Sarah Brinker is a talented lady.
She’s a certified permaculture designer, permaculture teacher and health coach. Not too long ago, she moved out to California from North Carolina to start growing at new business, one that will center on environmental consulting, lifestyle and health coaching (yep, all three of those together). We got the chance to speak with Sarah a few weeks ago – over Skype since we unfortunately didn’t get a chance to connect with her before she left the east coast.
Sarah majored in Environmental Studies in college, which she describes as being “broad” and without a lot of direction. But she had a “passion to make the world better.” While in school she studied abroad in New Zealand and delved into a wide range of subjects, including engineering to forestry to biochemistry and health. Several weeks after graduating in the States, Sarah returned to New Zealand and eventually her journey led her to Rainbow Valley Farm. It was there that she met David Holmgren (one of the founders of permaculture) and took an advanced permaculture class. This led her into green building, environmental consulting and health coaching. Sarah said she’d call herself a “professional generalist.”
When we asked Sarah what she’s doing now that she’s in California and she answered: “Yes…excellent question.” She’s working to construct a business that weaves together environment, lifestyle and health, centered around “the permaculture philosophy of care for the land, care for the people and share resources.” She’s been in California for about a month and says she’s “doing a massive learning curve.” The town she is in very small, right outside of Sequoia National Park, and she’s having to adapt to the desert-like climate (there’s an olive tree in her backyard). Her main mode of transport is currently a bicycle.
Sarah said one of the most valuable things she’s taken away from learning about permaculture is the importance of creating healthy relationships: “…And taking taking a holistic perspective: relationship with field, community, partner, self. You know, Zone 0.” Additionally, she talked about connecting people with nature through indoor/outdoor spaces.
With her business, Sarah hopes to be able to guide people through learning how to live out their goals, to build new skill sets. Not everyone, she said, has time to grow, cook or store their own food: “So looking at other ways that people can connect to their community, whether it’s through CSAs…connecting to other people who are doing that, and just trying to create more community resilience.”
“Level One,” Sarah said, “a lot of people are sick. They’re getting sick from the food that they’re eating, they’re not even aware of what’s in their food, or how it’s even affecting them. And there’s like a massive disconnect between this is what I’m putting in my body and I feel crappy and my joints hurt. You know, I have no energy. So the first point is to connect, and I think that goes back to that relationship building. The permaculture principles that pops into my mind often is the: observe and interact. And it’s trying to meet people where they are and plant seeds. ‘Cause I mean we need to plant seeds all over the place.”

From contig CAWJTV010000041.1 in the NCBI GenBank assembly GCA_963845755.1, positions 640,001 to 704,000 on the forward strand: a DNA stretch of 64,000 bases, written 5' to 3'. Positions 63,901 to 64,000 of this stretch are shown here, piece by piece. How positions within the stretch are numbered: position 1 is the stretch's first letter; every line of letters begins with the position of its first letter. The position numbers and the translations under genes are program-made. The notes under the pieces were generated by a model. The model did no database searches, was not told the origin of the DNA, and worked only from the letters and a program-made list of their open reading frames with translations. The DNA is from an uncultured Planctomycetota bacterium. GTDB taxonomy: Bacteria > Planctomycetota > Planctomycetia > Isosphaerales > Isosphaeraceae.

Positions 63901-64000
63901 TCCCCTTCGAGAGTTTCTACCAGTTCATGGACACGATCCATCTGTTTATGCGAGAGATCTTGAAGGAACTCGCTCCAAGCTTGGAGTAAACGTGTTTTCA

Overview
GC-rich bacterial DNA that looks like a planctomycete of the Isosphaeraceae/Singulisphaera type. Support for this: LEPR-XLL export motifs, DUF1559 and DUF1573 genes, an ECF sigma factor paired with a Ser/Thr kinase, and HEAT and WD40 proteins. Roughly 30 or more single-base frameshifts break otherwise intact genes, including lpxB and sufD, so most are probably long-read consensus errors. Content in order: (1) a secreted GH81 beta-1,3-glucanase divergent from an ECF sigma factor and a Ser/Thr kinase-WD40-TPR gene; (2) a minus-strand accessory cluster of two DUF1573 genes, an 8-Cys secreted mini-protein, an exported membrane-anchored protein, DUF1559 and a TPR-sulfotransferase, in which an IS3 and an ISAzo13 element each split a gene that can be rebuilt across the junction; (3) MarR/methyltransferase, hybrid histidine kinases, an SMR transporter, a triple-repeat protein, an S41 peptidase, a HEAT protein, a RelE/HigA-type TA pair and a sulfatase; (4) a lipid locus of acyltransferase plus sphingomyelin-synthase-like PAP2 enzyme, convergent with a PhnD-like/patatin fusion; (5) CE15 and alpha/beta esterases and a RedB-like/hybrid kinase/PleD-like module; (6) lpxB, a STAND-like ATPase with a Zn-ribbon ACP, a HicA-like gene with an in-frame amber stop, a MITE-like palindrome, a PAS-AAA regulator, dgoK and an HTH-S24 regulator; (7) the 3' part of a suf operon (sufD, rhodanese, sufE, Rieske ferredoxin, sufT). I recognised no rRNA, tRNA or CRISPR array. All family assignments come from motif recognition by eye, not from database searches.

Sarah calls food a “point of connection.” Everyone can relate to food. “You talk about permaculture [and] people’s eyes glaze over. It’s so ambiguous and it’s hard to get your head around. For people like me, I’ve been like studyin’ it and met really amazing people who do it. And it’s difficult to explain.”
“It doesn’t have to be all doom and gloom, and peak oil, and we’re all gonna die, and we’re screwing up right and left,” Sarah told us. “And I mean, sure! Sure, that’s happening. But at some point you’re going to have to choose how you’re going to live your life, you know. There’s the potential through living choice to build strong communities. And to sexy it up so people do it. Some people, I watch there reaction just I’m meeting new people. I’m like: ‘Hey, I’m Sarah Brinker. I’m new in town. I’m a health and lifestyle coach. And you know, how’s it going. Immediately, the self consciousness of men [is] like: I don’t know if I should be drinking this cup of coffee. And I’m like: man, I’m not judging you. You can eat your butter, you can have some coffee now and then. It’s all…[the] negative connotation sometimes associated with ‘green’ or ‘healthy.’ And it’s really fascinating, because people feel restricted by it instead of expanded by that experience.”
Sarah described her health coach training to us: it’s been a year-long, online course, studying more than a hundred different diets. Nutrition and diet though are a small part of the program. Much of it comes down to listening to clients. The program teaches students to look at health holistically and identify “primary foods and secondary foods.” Primary foods include the quality of relationships, spirituality, physical activity and career. It doesn’t matter how much healthy food you eat (the secondary foods) if the rest of your life is out of whack. “Not really going to be a complete, healthy person,” Sarah said. “So the training is more finding a point to connect with a person” and not focusing on as much on the bad stuff, with the the idea that you’re going to “crowd out all the crap.” It is a more expansive than restrictive approach.
She describes one of the ways to change the negative association people have with healthy eating and cooking is to move away from a model that resembles “slaving away the kitchen.” For her this meant creating a fun cooking environment “You know, like how do you make that fun? Turn on a radio, light some candles, put on a fun apron and make it a family get together. Quality time.”